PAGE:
What if John stopped in the parking lot and used both hands to operate his cell phone to return the text message? While focused on his text message, the shopping cart rolled away because the grocery store is in a hilly area.
What if the cart ended up rolling down to the bottom of the hill and into the street striking a pedestrian crossing the street, which caused a personal injury to the pedestrian?
What if a passing car strikes the cart, sending it 1,000 feet away, where it then strikes and kills a person?
What if the person that is ultimately killed by the cart was on his or her cell phone while crossing the roadway illegally and could have easily seen and avoided the cart?
Even the simplest scenario can get complicated quickly. It’s important to have as many facts as possible to help the court make these determinations. This is where a good personal injury attorney comes in to help.
The full circumstances must always be considered in determining duty and how far that duty extends. A court will carefully review a long list of factors to make this determination. Some of these factors include answers to these types of questions:
- Could general harm be predicted in the circumstance?
- Did the predictable harm occur?
- What was the relationship between the parties?
- What was the defendant doing at the time of the incident?
- Was the defendant able to exercise due care?
Courts must also consider numerous other factors:
- Expectations of the parties and of society;
- The goal of preventing future injuries by deterring similar conduct in the future;
- Decisions by other courts in similar circumstances;
- Logic and science;
- Morality and justice;
- Community values;
- Desire for a reliable, predictable and consistent body of law; and
- Economic factors.
There are numerous other complicated legal considerations courts study before making determinations of duty that are beyond the scope of this simple article. The list above is merely a starting point. An experienced personal injury attorney should explain these factors in such a way that their clients can understand the strengths and weaknesses of their case.
Failure to Act
Defendants may also be held liable based upon a duty of failing to act. John’s act in pushing the grocery cart into Mary was clearly an affirmative act. The allegation that a defendant failed to act is much more difficult to prove.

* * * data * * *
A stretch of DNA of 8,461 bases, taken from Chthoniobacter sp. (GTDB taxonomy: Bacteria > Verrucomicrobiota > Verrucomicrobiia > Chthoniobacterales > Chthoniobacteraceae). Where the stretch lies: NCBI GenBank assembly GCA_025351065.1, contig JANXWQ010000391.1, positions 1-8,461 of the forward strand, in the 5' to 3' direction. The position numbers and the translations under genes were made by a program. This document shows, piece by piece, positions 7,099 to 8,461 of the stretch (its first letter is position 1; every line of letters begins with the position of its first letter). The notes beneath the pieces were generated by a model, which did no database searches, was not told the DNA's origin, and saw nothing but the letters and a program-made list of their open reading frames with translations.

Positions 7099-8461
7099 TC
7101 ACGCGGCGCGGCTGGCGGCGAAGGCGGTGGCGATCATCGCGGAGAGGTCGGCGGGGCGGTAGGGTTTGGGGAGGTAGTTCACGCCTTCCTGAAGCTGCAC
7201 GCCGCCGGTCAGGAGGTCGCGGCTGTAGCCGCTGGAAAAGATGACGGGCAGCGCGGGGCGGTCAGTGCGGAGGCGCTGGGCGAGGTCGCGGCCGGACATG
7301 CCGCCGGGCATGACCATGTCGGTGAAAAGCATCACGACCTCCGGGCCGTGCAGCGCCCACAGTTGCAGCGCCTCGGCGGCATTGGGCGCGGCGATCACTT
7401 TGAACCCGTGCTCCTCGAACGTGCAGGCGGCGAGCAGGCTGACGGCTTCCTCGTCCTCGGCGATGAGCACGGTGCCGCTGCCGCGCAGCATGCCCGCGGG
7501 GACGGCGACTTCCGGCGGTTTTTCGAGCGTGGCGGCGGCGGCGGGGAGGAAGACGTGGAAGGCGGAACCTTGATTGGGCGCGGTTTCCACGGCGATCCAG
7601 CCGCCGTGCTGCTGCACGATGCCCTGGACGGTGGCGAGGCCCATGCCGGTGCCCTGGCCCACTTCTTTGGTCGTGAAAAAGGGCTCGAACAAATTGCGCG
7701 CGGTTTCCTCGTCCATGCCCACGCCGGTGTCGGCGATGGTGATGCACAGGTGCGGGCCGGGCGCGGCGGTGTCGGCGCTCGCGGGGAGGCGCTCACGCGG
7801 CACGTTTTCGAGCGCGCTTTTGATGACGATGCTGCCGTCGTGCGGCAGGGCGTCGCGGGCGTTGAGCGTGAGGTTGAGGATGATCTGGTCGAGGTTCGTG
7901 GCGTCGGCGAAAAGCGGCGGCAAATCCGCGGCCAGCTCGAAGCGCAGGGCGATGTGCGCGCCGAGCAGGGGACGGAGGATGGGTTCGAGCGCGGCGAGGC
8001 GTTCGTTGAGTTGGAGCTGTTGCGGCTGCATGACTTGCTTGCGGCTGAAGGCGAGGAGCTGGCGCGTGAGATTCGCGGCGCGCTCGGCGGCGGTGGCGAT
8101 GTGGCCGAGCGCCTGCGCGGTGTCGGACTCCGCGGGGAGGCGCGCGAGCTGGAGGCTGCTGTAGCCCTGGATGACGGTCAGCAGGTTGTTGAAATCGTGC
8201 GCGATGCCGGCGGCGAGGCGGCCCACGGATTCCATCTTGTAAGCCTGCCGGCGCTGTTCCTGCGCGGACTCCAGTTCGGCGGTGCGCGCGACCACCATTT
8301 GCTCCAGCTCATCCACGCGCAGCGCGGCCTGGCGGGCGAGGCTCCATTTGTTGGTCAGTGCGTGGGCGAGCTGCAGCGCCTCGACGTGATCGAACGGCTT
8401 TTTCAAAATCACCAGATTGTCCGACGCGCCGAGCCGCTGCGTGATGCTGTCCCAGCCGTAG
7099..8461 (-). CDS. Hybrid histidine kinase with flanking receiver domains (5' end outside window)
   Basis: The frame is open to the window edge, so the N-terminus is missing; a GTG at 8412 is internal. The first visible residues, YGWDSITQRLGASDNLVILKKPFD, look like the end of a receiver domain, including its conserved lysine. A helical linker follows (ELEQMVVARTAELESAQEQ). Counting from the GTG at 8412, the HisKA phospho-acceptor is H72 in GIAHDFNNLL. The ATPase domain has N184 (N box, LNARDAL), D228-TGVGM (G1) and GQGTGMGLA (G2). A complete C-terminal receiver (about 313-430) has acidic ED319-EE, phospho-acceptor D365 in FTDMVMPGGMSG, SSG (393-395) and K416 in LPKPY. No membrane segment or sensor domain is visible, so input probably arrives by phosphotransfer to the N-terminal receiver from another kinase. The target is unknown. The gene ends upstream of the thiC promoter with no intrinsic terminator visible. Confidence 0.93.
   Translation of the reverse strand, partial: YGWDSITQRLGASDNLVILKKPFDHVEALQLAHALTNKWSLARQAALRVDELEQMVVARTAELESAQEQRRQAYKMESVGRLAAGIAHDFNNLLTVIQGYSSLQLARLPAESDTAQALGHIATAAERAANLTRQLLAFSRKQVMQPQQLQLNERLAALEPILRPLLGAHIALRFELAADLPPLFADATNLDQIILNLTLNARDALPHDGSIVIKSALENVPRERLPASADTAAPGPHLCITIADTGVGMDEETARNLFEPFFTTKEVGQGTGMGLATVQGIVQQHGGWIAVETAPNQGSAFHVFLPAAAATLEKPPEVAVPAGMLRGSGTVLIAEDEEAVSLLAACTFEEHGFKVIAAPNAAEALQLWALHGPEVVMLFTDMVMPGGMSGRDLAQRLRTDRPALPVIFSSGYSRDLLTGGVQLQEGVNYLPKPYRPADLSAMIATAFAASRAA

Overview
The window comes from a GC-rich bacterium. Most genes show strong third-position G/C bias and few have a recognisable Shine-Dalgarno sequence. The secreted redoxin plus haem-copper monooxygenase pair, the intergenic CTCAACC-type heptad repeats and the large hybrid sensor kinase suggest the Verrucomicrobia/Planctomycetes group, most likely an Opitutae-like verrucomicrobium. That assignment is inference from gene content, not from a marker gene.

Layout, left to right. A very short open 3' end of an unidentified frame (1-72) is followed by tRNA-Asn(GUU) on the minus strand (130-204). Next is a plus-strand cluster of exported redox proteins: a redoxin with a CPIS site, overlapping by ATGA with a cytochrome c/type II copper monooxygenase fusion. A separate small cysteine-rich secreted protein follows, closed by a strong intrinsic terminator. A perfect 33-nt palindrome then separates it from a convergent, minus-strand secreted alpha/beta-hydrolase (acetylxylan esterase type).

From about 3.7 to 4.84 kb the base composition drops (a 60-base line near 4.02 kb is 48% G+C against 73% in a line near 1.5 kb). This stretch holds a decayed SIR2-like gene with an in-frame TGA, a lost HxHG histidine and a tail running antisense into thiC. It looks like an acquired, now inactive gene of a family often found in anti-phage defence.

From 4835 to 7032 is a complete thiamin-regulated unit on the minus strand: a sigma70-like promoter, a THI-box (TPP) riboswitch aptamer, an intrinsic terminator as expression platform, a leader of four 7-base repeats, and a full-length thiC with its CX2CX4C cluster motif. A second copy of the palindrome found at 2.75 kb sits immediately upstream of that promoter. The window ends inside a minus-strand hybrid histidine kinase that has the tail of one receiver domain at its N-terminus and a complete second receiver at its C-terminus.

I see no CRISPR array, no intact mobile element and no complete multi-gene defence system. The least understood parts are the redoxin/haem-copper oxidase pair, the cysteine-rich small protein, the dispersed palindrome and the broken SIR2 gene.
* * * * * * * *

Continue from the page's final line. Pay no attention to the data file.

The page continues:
Returning to the supermarket car incident with John, let’s add some nearby bystanders into the scenario. Prior to the cart collision, Mark is walking past with his girlfriend Sarah. Mark witnesses the cart rolling toward Mary. Mark could have prevented the accident if he yelled out for Mary to “Watch out!” Instead, Mark just laughs and watches.
If Mary’s family sues John for an act of negligence and Mark for his negligence in failing to act, would a court hold Mark legally responsible? Probably not.
While Mark probably had a moral obligation to take action, he had no legal obligation or duty to act and did not owe Mary a duty to use reasonable care.
However, had Mary asked Mark to look out and warn her of runaway carts, and Mark agreed to do so, the conclusion would be different. In this case, Mark would be responsible because he agreed to assume the duty of helping Mary.
This concludes our brief discussion on duty. If you would like to receive future educational articles in your inbox, enter your email here:
If you are interested in taking a deep dive into this topic, I highly recommend this Boston University Law Review Article. Once a duty exists, the plaintiff must show that the defendant breached it. Breach is the second element of negligence and the subject of our next article in this series.